Frequently on my recent rail travel to Vermont, whenever an oncoming train would pass us, I was reminded of a book I had many years ago and which I loaned to someone and never got back. When I finally asked about it months later, she had no recollection of the book or even of the transaction. It was one I had stumbled across in a used book store and was long out of print. Before the internet and ebay I would look for it whenever I happened to be in a used book store but to no avail. It is one of two or three books in my life in this category; that is, things I’ve given away or loaned but which were never returned that I wanted back. But what was it you ask, and why would train travel evoke the memory?
I remembered the book as being titled something like “Give Yourself Away,” and my most vivid recollection of its contents was the author’s account of his initial discovery of “giving himself away.” He was a frequent traveler by rail on a train named “The Century,” which made one trip east and one west each day. That is, there were two each day, running in opposite directions. It occurred to him that there was a point between the origins and destinations of each where they passed each other, and he wrote to the railroad with the “no-strings-attached” suggestion that it might make a fine addition to their advertising campaign to have a photograph of the trains passing each other with the caption “Where the Centuries Meet.” He later received a letter, thanking him for the idea and saying further that just such a layout would be in the calendar that the railroad would be publishing. As a frequent traveler, he often had occasion to see the calendar on display in many places and was always thrilled to see the result of sharing his idea, pleasure far above any he would have derived had he been paid for it. It embarked him on a lifetime of giving himself away in ways that cost him nothing but which brought joy to countless others.
Well: good news! In thinking about writing this Cup during the past week, I renewed my search for this book. And I found it, where else but on Amazon! The title is “Try Giving Yourself Away,” and the author is David Dunn. It is hard to tell from the listings on Amazon if it is in reprint, but there are a few of various formats (paperback, hard cover, leather bound) available from third party sellers. (Don’t you just absolutely love the internet and the way it has overcome the limitations of browsing in actual brick and mortar used book stores!) So the good news is that it is obtainable; the bad news is that it seems to be in short supply. But here’s the even better news – Googleing it brought up the full text of the book, on-line, free for the asking. It is part of a project of archive.org.
Here’s the link to it:
It is text only, so it lacks the marvelous photo of the where the Centuries meet, but there it is.
Here, to tease you into wanting to read more, is the author’s account of the calendar in Chapter 1, “I Make an Important Discovery.”
“Like most people, I was brought up to look upon life as a process of getting. The idea of “giving myself away” came to me by accident. One night, twenty-odd years ago, while lying awake in my berth on the Twentieth Century Limited en route from Chicago to New York, I fell to wondering just where the eastbound and westbound Centuries passed each other in the night.
“That would make an interesting subject for one of the New York Central’s advertisements,” I said to myself “Where the Centuries Pass.” Whereupon I went to sleep.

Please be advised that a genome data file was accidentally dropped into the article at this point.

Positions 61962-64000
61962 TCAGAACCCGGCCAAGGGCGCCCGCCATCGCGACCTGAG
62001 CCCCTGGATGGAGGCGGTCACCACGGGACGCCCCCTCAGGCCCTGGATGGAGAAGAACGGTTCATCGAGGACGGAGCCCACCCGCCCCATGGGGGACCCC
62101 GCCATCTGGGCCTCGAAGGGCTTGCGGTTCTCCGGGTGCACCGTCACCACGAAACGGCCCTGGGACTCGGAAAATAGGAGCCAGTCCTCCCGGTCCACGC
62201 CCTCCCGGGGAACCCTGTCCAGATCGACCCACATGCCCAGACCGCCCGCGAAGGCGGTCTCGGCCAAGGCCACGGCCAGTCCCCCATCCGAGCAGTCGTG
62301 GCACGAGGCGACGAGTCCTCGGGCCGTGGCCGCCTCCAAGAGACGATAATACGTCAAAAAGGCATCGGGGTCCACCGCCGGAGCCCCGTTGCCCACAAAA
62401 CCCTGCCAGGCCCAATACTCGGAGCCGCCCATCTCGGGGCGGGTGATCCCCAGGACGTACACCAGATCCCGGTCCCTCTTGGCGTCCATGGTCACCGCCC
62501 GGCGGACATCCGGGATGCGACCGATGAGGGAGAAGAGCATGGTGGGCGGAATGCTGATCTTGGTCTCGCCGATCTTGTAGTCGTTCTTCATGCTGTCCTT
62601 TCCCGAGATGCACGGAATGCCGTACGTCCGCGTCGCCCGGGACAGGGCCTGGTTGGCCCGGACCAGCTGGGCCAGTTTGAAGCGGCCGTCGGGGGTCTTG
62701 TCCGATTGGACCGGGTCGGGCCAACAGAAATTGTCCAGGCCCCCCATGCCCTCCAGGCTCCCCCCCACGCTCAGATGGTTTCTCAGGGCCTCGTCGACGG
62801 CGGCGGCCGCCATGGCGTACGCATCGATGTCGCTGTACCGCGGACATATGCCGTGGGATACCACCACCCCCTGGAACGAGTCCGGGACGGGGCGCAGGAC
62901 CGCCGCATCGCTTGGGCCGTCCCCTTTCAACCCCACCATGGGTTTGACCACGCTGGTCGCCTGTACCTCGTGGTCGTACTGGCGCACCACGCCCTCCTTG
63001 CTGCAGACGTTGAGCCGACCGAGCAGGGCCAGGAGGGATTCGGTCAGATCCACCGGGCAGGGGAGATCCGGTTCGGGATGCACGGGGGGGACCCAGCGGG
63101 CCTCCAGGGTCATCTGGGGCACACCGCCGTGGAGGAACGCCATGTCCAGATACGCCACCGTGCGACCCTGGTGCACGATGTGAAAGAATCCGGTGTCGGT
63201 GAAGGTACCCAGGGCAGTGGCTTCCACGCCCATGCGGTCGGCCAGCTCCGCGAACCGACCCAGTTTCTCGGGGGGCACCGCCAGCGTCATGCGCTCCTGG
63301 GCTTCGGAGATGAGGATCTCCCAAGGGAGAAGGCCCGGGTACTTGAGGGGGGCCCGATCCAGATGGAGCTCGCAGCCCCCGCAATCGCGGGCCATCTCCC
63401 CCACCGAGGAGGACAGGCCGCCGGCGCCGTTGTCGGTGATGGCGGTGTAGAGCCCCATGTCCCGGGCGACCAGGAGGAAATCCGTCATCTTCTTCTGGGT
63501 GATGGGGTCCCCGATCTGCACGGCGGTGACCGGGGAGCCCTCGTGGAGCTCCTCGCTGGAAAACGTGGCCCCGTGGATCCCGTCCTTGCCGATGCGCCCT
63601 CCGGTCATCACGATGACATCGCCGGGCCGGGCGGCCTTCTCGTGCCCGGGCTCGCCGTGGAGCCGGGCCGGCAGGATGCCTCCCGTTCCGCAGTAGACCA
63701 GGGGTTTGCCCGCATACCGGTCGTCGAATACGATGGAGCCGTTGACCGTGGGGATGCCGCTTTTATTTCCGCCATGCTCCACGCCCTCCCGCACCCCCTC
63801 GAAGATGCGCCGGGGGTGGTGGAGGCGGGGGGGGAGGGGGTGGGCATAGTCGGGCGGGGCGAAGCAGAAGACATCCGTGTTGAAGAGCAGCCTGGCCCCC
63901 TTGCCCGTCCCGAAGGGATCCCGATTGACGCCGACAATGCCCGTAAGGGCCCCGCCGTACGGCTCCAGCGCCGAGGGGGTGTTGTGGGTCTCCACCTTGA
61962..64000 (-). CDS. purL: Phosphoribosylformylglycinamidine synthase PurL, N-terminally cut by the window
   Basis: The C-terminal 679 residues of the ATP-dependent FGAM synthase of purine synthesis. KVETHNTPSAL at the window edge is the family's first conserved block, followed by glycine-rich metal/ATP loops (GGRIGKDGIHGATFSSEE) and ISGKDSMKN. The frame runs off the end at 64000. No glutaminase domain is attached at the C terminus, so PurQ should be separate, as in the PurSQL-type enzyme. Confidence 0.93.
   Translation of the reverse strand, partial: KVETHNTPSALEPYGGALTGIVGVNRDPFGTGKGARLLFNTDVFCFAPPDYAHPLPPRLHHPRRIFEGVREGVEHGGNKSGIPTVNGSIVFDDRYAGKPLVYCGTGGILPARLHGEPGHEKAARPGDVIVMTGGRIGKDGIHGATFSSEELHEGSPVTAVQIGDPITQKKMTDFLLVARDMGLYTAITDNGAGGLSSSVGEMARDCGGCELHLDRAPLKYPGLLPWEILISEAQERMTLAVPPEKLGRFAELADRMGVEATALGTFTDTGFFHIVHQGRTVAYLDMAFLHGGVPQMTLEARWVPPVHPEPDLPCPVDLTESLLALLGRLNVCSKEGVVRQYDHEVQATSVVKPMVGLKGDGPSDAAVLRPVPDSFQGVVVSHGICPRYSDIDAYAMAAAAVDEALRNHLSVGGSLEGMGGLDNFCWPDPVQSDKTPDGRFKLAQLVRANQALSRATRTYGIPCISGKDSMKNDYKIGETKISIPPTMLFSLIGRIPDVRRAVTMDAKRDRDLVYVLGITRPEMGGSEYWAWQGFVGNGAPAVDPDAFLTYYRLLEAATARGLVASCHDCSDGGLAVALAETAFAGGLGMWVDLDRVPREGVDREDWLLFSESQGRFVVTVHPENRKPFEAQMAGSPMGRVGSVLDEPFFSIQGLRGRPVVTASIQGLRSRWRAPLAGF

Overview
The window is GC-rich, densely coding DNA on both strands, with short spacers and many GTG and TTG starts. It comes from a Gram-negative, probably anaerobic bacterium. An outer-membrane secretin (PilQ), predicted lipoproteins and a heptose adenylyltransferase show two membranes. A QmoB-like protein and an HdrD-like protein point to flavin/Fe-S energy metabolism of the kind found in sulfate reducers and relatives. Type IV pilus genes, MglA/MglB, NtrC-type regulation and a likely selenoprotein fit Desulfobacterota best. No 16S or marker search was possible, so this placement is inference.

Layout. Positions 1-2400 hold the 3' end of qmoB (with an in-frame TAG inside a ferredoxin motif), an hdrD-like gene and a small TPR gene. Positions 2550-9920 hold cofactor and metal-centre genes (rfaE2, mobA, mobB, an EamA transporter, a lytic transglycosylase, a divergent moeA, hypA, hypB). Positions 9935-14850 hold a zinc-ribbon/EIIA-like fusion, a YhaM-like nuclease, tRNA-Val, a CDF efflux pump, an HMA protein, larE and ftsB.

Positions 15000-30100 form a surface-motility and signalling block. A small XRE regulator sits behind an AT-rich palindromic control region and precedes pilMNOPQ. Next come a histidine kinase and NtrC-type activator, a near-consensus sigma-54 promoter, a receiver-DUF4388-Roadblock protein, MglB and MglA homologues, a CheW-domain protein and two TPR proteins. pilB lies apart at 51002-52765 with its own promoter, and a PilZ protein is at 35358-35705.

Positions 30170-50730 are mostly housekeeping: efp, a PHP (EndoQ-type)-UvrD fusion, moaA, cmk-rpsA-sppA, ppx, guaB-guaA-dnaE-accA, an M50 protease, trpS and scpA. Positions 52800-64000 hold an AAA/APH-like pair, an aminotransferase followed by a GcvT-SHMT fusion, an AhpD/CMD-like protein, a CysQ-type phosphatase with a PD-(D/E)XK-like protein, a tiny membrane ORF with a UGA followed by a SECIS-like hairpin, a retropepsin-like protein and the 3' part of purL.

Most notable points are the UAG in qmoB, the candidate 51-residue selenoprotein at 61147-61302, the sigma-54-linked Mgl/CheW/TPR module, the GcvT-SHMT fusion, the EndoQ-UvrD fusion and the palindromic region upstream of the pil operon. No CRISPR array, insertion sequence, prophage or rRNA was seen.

“Next morning I wrote a letter to the New York Central Lines presenting the idea, “with no strings attached.” A few days later I received a courteous letter of acknowledgment and the information that the Centuries were scheduled to pass near the little town of Athol Springs, New York, nine miles west of Buffalo.
“Some months later I received a second letter informing me that my “Where the Centuries Pass” idea was to be used as the subject for the New York Central calendar for 1924. You may recall that calendar, a night picture of the oncoming
locomotive of one Century and the lighted observation platform of the other, passing on a curve. It was a scene rich in color and railroad romance.
“The following summer I traveled extensively. In almost every railroad station and hotel lobby I entered, both at home and in Europe, hung my Century calendar. It never failed to give me a glow of pleasure.
“It was thus I made the important discovery that anything which makes one glow with pleasure is beyond money calculation, for in this humdrum world where there is altogether too much grubbing and too little glowing.
“I began to experiment with giving-away, and discovered it to be great fun! My life began to be full of exciting little adventures, and I found myself making many new friends.
“I discovered, too, that successful giving-away has to be cultivated. There is a knack to it, just as there is to successful getting. Opportunities for reaping dividends of happiness are fleeting. You have to act quickly or they elude you. But that only adds zest.”
And here’s a comment by one reviewer on another site:
“Subject: To Give is To Save ”On this 8 march 2011, I start a new journey in my life, with a review of one the most important literary works ever written; “Try Giving Yourself Away”. This masterpiece of literary art, will for the second time in my life, “save my life”. God bless you David Dunn. I hear your voice with my “eyes”. The gift of giving of yourself, when you have nothing else. To dig deep in one’s soul and mean it with every breath.” Thank you, Napoleon GMann”
So my quest for my long lost book is over, and I eagerly await its arrival from Amazon. I hope you make contact with it too. Just go to the link above to the on-line copy. You’ll be glad you did.
Ron Hicks, Parish Verger, St. Alban’s Episcopal Church, Washington DC, 6/25/2013.